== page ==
I must give credit where credit is due, and give a shout out to my sister (if you're reading this, hi, schvester!), who is an amazing play at home mom of two wonderful boys and early childhood educator by trade. She and her preschool aged sons also love doing story stretchers together and we often share our ideas. (Ok, I'm kind of more stealing this one than sharing it.) A few weeks ago as I was planning out the first few themes for our Story Stretchers Play at Home Camp, she sent me some photos of the activities she and her sons did with this book as well as its equally fabulous sequel, Pickles to Pittsburgh. I was super impressed and inspired, and knew I wanted to include a Cloudy With a Chance of Meatballs week here, as it is already one of S's favorite books to read together. And with Father's Day coming this Sunday, we are also busy working on some homemade gifts for the amazing Tatty in our house and the two wonderful grandfathers in our sons' lives. What better book to inspire our play this week than one with a fabulous bedtime story narrated by a grandpa? I love this book as well for its very versatile play themes, including storytelling/tall tales, food/cooking, and weather/precipitation. These are all great sub-themes to expand upon through multisensory play and will inspire many of the activities we do this week as we make our journey to the fictional land of Chewandswallow to engage in some exciting dramatic play, art, sensory play, building/STEM activities, science experiments, and of course, taste tests!
If you'd like to set up your own Cloudy With a Chance of Meatballs Story Stretcher, here are some materials you may wish to include:
- building toys and manipulatives, like blocks, Lego/Duplo blocks, Magnatiles or even recycled boxes for building your own Chewandswallow
- toy people and construction vehicles to add to your town of Chewandswallow
- play food, kitchen accessories, kitchen set, aprons for dramatic play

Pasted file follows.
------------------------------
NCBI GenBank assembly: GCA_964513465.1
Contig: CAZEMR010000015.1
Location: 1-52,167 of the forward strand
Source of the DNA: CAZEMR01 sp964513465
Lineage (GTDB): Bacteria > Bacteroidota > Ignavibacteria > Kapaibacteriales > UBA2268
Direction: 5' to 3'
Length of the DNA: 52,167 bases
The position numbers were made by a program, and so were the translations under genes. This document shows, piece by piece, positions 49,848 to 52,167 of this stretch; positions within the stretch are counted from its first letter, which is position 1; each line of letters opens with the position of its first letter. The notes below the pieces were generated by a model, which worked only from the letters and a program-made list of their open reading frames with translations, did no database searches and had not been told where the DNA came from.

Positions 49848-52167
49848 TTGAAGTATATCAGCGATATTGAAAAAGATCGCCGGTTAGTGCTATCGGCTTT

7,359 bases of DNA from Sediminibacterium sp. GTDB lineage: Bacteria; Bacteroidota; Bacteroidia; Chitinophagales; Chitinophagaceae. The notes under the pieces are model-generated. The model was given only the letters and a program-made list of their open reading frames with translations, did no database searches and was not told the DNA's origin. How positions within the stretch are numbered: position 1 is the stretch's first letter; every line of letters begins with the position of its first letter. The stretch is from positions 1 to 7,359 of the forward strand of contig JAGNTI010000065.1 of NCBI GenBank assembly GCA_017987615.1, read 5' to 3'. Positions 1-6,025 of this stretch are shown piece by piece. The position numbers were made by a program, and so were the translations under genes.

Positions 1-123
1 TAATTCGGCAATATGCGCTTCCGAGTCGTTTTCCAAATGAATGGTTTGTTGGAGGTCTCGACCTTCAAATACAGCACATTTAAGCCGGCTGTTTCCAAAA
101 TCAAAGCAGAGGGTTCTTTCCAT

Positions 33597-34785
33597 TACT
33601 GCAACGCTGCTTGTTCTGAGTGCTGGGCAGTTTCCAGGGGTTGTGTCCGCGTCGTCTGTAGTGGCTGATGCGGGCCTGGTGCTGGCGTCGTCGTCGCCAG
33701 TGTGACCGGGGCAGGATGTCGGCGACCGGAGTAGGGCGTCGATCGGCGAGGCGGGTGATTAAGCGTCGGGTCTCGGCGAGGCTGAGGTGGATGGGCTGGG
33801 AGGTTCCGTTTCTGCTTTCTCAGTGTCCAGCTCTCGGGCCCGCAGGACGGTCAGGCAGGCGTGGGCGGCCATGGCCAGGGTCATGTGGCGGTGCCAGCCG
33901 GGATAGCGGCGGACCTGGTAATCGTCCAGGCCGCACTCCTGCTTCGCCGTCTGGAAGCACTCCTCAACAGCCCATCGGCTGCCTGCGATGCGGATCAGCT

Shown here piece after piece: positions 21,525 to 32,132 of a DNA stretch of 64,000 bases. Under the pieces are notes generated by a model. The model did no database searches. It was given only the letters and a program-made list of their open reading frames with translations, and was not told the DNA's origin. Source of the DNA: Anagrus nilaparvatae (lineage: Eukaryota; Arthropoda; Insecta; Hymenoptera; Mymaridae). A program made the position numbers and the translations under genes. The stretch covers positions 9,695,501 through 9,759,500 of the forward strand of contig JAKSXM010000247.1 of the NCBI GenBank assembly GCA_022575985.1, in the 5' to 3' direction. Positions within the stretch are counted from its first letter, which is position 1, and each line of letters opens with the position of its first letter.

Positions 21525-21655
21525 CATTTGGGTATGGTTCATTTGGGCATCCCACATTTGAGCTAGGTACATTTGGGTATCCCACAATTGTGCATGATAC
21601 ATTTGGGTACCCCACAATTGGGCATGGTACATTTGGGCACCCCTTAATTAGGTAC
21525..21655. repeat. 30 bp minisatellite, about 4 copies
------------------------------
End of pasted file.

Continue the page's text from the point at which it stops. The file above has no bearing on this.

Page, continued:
- construction paper (blue and any other colors you like), easel paper, white paper plates, glue, white paint, pompoms, dry pasta, markers/crayons, old magazines with pictures of food, scissors, stickers with pictures of food for our art projects
- dry pasta for cooking and for sensory play
|We're all set up for some sensory bin dramatic play about the town of Chewandswallow! You can add in some blocks or building manipulatives, too, if you'd like!|
- miniature food or buttons shaped like food, small dry pasta, recycled clear plastic bottles for Chewandswallow sensory bottles
- shaving cream, food coloring and a recycled jar or glass for our weather themed science experiment later this week
- pasta in a variety of shapes and two or more varieties of pickles for taste testing
- any other theme related toys or materials you can think of! I pulled out a set of Mr. Potato Head toys we found a while ago at a secondhand store and S has had a lot of fun with this food themed toy!
I began setting up our story stretcher materials over the weekend, and as soon as S saw the target book on his shelf, he brought it over to read together. He loves this book! I always introduce the idea of what a tall tale is when I read this to young children. Many preschool aged children go through phases of telling their own tall tales. For adults, it can be alarming to hear children tell blatant fibs and pass them off as the truth. We wish for our children to grow up as honest, upstanding citizens and to be aware of and sensitive to reality versus the imagination. Of course, there is a difference between telling a fib to avoid getting into trouble--"It wasn't me, the baby did it!"--versus the types of tall tales children may tell to gain attention or just express creativity. With students I have had who frequently tell tall tales of the latter type, I do give the language to say "this is a tall tale," first so that their peers can identify when a story is true and when it is made up for entertainment. Honesty is an important social skill in developing friendships. That said, this type of creativity and story telling are fabulous skills that can be homed in on through an appropriate lens. Cloudy With a Chance of Meatballs is a great book to demonstrate this--after all, as I tell my students, there is a whole section of the library devoted to authors who like to tell tall tales and it's called the fiction department! I encourage young story tellers to put their stories to words and pictures. Creating a space where telling tall tales is accepted can sometimes mitigate them being told in less socially appropriate fashions.